So to follow-up from the last post…
…what I really wanted to say was that this was a stunning example of how quickly and easily humans are hacked. Because this exercise was simply “count the Fs” to teach us an attention-to-detail lesson. After we counted the Fs, a Teacher drew numbers on whiteboards across the room, from 1 to 9. As he drew each one he said “Everyone who thinks the statement had x F’s, come stand by x.” Therefore everyone in the classroom publically committed to a number, and was joined in brotherhood with others who agreed with that number.
Afterwards, everyone was given another 15 seconds to read the sentence and re-count. Then every group was approached, and everyone within it asked “Would you like to change what group you’re in? If so, please do so now.” This led to either renunciation of prior membership and joining a new group, or reaffirmation of loyalty to your original group. This happened to every group in turn, in a public ritual.
By the time they were done, we were no longer just some people who’d counted some letters on a paper. We were coalitions. Being a 6Fer or a 9Fer was part of your identity. It was a defining trait, and a bond.
That’s what really stunned me. Fellow accountants, very detail-oriented people, had been sorted into the 6F group (the supposedly non-detail-oriented group) due to a grammatical trick. In any legitimate test they would have been sorted into 9F. And they attacked 9Fers as being nerdy, short-sighted, nose-in-the-books types simply because they were the “other” group. This was an amazing example of how to use identity politics to get people to attack their own interests. An incredibly simple trick to form groups and manipulate them.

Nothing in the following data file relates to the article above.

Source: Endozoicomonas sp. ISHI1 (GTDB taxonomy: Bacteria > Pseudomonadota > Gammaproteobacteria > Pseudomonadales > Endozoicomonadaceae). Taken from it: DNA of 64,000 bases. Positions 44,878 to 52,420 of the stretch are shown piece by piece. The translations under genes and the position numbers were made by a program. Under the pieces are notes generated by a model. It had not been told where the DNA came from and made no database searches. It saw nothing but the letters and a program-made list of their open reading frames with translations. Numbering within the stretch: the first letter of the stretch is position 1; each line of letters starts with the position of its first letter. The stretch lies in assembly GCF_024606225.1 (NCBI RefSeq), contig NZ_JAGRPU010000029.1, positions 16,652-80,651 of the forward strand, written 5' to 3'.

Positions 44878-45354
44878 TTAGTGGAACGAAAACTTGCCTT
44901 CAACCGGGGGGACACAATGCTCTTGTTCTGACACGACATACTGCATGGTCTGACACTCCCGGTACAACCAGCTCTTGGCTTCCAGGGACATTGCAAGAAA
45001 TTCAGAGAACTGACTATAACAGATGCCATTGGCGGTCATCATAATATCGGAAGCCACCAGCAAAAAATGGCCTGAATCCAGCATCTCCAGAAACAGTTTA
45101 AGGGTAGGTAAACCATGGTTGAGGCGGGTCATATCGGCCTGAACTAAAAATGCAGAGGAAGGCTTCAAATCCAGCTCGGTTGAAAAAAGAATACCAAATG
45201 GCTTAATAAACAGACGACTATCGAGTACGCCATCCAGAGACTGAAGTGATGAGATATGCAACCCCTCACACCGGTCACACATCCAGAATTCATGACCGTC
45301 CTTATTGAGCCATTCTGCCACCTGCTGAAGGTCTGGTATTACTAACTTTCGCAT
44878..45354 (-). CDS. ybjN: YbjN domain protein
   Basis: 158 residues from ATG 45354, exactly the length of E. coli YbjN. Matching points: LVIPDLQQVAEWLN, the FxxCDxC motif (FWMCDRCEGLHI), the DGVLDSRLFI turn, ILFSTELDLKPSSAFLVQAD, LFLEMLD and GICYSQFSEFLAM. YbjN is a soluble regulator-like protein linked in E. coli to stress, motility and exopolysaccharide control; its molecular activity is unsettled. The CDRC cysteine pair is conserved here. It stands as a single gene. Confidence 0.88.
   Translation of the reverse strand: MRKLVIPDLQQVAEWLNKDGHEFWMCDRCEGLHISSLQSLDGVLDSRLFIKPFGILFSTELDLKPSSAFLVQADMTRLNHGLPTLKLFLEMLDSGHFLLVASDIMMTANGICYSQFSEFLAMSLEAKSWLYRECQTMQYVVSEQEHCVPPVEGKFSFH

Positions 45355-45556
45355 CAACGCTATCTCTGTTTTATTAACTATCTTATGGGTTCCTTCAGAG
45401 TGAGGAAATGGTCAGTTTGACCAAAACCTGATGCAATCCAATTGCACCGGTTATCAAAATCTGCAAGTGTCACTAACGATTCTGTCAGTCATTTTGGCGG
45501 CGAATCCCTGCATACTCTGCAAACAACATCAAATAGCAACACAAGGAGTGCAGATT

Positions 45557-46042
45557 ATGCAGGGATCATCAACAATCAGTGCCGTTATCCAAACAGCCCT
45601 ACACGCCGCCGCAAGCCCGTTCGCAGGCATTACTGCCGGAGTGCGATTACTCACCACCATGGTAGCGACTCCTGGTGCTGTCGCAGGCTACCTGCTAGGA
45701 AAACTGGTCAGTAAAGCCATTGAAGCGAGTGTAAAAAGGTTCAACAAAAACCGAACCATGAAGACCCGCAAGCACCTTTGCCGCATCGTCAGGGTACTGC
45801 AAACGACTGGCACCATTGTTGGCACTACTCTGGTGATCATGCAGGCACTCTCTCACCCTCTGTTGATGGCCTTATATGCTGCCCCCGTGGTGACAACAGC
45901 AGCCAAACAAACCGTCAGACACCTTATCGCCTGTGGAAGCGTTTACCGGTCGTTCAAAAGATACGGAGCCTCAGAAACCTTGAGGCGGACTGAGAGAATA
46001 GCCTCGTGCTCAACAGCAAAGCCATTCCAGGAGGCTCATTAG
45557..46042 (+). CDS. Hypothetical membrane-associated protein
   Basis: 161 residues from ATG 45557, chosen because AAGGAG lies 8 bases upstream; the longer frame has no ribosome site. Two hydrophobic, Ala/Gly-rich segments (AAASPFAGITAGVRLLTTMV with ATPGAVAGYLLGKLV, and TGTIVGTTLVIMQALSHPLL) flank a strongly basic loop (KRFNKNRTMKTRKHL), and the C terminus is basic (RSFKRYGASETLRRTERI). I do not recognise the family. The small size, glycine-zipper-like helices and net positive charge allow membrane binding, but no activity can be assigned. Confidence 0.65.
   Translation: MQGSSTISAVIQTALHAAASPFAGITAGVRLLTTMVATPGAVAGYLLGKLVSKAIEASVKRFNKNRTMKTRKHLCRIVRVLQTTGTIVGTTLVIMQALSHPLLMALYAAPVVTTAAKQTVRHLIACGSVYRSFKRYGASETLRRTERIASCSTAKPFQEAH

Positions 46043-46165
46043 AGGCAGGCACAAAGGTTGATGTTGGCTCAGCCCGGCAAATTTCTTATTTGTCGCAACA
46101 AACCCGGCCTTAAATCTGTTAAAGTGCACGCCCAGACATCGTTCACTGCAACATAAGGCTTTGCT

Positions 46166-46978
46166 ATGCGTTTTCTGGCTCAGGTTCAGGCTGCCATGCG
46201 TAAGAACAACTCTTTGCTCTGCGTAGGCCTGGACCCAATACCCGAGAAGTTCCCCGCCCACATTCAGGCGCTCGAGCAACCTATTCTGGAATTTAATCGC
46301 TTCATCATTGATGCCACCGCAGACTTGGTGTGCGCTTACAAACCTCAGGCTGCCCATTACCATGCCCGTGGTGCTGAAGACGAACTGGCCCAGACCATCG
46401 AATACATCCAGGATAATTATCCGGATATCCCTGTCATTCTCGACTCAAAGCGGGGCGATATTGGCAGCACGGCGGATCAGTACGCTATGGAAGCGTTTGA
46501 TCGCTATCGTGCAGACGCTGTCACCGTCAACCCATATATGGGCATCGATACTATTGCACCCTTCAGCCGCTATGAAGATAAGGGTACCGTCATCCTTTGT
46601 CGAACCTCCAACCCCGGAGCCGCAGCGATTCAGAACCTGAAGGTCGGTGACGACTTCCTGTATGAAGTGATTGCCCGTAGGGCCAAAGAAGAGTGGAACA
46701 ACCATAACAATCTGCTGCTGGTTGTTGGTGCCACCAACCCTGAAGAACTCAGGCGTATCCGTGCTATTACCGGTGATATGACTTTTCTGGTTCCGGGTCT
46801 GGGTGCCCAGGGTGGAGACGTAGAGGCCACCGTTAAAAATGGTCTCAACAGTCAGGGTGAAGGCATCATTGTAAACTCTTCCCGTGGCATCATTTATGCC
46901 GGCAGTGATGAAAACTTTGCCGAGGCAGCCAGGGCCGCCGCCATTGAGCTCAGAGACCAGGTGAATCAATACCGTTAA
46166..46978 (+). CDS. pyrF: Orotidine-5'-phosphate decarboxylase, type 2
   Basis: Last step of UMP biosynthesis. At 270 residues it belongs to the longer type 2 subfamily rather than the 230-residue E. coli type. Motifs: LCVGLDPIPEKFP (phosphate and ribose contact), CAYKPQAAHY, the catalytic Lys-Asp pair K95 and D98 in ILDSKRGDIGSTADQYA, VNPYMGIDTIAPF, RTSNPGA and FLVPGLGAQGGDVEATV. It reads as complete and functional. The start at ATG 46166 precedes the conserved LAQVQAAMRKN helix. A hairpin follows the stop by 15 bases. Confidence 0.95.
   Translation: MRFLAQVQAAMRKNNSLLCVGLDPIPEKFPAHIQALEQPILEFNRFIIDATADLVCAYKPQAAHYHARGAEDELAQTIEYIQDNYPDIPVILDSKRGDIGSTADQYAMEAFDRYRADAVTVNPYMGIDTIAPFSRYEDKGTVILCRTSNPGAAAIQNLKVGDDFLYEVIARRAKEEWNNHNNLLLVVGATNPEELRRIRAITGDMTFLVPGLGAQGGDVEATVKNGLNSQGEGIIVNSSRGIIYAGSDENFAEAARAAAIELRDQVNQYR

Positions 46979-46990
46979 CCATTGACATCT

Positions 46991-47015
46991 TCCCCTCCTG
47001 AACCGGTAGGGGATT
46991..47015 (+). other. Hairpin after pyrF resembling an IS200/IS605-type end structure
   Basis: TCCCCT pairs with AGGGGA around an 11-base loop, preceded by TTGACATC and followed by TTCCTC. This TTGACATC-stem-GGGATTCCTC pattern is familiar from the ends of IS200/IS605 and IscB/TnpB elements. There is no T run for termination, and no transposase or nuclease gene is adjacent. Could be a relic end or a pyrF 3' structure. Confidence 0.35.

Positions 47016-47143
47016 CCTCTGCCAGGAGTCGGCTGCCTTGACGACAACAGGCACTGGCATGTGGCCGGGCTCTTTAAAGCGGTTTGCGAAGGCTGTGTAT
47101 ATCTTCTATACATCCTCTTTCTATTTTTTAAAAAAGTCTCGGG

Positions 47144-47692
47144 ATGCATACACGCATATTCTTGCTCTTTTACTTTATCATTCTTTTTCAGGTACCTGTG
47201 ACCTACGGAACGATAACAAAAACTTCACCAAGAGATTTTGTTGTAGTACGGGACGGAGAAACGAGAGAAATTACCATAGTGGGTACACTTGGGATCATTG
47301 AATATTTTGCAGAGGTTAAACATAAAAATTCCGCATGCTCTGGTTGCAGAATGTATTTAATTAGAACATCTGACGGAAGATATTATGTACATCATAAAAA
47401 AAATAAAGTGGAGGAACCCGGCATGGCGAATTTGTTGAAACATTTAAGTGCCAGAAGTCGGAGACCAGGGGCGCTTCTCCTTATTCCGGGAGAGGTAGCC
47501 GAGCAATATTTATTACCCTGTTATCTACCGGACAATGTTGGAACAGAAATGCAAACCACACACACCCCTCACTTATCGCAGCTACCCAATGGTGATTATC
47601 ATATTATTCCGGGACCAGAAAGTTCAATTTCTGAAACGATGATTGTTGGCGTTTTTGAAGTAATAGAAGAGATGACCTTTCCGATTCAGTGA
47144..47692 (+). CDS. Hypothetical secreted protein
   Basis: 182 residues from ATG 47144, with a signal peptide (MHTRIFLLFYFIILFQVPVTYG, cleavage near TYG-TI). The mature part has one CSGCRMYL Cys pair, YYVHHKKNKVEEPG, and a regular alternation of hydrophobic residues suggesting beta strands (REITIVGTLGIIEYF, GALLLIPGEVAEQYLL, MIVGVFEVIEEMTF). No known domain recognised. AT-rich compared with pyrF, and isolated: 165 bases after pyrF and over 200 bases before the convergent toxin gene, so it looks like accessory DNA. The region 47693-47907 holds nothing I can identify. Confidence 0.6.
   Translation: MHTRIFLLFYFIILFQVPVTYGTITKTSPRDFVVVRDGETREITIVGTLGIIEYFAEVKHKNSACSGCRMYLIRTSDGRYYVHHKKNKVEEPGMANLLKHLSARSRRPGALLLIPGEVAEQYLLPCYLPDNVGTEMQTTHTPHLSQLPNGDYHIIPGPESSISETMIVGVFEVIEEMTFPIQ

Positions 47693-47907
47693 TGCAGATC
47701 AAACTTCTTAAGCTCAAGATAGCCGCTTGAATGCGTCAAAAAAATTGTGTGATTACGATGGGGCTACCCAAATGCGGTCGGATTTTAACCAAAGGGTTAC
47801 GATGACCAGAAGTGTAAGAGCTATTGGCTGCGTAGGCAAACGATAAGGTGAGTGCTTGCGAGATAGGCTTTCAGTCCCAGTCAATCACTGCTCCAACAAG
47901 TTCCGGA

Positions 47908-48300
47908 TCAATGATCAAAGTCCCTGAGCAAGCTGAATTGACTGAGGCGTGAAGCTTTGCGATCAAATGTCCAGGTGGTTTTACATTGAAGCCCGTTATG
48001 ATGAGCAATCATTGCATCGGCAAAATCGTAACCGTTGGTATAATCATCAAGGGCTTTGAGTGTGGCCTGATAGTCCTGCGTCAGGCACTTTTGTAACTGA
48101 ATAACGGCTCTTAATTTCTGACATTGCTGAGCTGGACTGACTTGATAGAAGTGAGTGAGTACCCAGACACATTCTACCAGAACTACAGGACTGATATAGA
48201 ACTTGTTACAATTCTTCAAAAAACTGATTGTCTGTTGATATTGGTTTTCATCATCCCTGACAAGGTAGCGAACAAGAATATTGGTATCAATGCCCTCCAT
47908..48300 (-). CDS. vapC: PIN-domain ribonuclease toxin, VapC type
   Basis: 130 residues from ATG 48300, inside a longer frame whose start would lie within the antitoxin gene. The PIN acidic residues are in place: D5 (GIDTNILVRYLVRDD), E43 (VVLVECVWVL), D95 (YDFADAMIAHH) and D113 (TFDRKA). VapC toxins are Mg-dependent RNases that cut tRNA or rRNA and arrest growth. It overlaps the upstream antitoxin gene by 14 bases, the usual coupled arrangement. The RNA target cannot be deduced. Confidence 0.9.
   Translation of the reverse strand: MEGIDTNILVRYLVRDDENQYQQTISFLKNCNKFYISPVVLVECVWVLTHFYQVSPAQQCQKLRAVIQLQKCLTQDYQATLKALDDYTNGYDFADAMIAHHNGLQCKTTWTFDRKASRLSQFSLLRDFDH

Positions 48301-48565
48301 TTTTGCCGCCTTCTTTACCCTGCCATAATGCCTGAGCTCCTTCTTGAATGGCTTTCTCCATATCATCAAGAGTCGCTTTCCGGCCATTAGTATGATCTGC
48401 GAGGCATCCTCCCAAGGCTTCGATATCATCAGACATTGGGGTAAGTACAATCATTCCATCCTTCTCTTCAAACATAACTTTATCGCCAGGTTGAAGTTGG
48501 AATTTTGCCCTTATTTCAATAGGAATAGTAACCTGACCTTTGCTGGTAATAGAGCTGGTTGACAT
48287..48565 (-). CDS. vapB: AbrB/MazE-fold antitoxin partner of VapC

This matched nicely with one of the first lessons of the first day. We were told that after we’ve explained the current situation to the group we’re leading, (direct quote) “then it’s important to create dissatisfaction with that current reality.” Which looks to be good advice, and reminds me of the old story of a boss spurring on employees who had been happy working just 10 hours/week by mailing all of them a Sears catalog.
And they used this technique not even for any high and noble purpose. Simply for a demonstration of what could be done. The manipulation of minds as an object lesson of how easy it is to manipulate minds.
The lesson that stuck most after the first leadership training session was that Corporate Leadership (and maybe all leadership?) is Dark Arts. You have a job to get done, and the mental integrity of the tools you use to get it done is not a priority. Why should it be?